Customers of Verizon—which also currently offers service bundles including DirectTV—could see offers both to stay and to switch over to AT&T, said Todd Day, industry analyst for Frost & Sullivan. With many customers under two-year contract for the service, however, it's unclear how quickly Verizon's television offerings might change. Verizon declined to comment.
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Whether consumers will bite on bundling offers is another matter. Most people still get their phone, Internet and TV service from different companies, Rosen said. "There are service differentiators that customers are aware of that lead them to choose multiple providers," he said. "It's always a choice of getting the best quality for each line of service."
City-dwellers facing the challenge of mounting a satellite dish, for example, aren't likely to find any AT&T bundle offers enticing. And although AT&T announced a commitment to expand and enhance broadband in some rural areas, some may find it still isn't an option, he said.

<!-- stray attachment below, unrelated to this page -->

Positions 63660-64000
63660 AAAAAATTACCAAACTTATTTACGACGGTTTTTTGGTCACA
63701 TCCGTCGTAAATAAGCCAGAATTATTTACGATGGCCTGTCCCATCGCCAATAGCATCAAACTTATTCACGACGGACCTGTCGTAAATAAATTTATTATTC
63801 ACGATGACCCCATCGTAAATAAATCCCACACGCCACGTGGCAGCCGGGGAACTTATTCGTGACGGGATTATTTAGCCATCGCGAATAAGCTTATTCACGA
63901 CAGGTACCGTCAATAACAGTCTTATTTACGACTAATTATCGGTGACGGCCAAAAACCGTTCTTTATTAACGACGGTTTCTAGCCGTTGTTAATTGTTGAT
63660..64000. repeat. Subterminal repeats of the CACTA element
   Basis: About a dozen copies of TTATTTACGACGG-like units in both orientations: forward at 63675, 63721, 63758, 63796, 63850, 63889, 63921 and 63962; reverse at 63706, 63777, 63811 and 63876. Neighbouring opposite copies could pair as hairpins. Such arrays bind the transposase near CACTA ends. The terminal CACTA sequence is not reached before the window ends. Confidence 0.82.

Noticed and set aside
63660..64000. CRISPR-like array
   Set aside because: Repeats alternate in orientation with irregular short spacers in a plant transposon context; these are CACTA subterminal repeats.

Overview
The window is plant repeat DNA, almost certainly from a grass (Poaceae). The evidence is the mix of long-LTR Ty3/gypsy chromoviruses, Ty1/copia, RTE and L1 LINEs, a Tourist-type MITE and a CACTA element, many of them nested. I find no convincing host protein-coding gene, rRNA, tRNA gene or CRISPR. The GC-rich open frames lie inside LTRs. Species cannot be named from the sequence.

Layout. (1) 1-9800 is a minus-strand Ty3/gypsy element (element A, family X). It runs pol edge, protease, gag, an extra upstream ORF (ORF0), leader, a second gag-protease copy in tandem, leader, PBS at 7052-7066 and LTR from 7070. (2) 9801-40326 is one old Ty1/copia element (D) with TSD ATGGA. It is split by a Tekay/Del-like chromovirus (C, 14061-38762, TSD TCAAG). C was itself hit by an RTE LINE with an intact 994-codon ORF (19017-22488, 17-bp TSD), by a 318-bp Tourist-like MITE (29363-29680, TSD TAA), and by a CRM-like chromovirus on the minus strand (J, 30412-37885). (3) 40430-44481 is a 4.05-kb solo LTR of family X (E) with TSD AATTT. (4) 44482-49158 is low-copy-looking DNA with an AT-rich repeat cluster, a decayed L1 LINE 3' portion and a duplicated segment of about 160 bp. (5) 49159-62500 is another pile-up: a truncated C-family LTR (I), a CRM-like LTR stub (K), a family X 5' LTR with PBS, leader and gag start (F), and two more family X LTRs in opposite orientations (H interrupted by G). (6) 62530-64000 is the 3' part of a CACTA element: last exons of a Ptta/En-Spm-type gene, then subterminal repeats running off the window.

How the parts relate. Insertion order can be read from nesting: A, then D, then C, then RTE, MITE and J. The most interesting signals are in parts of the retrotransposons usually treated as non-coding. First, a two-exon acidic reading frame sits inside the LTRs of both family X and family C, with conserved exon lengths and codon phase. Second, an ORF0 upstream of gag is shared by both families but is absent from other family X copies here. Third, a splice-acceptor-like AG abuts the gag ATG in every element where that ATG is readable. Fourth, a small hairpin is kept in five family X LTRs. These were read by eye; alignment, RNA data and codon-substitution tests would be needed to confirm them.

There's also a time limit on any good news: In the long run, consumers could see prices rise as a result of the deal, said Day. In a conference call Monday, AT&T committed to offering its broadband service at unspecified guaranteed prices for three years. Over the same period, DirecTV will offer its standalone video packages at a "consistent nationwide price."
During the call, AT&T CEO Randall Stephenson said the company would continue to offer its fiber-optic TV and broadband product U-verse. But with both DirecTV and U-verse under its umbrella, that's one less paid TV competitor in the market, Day said.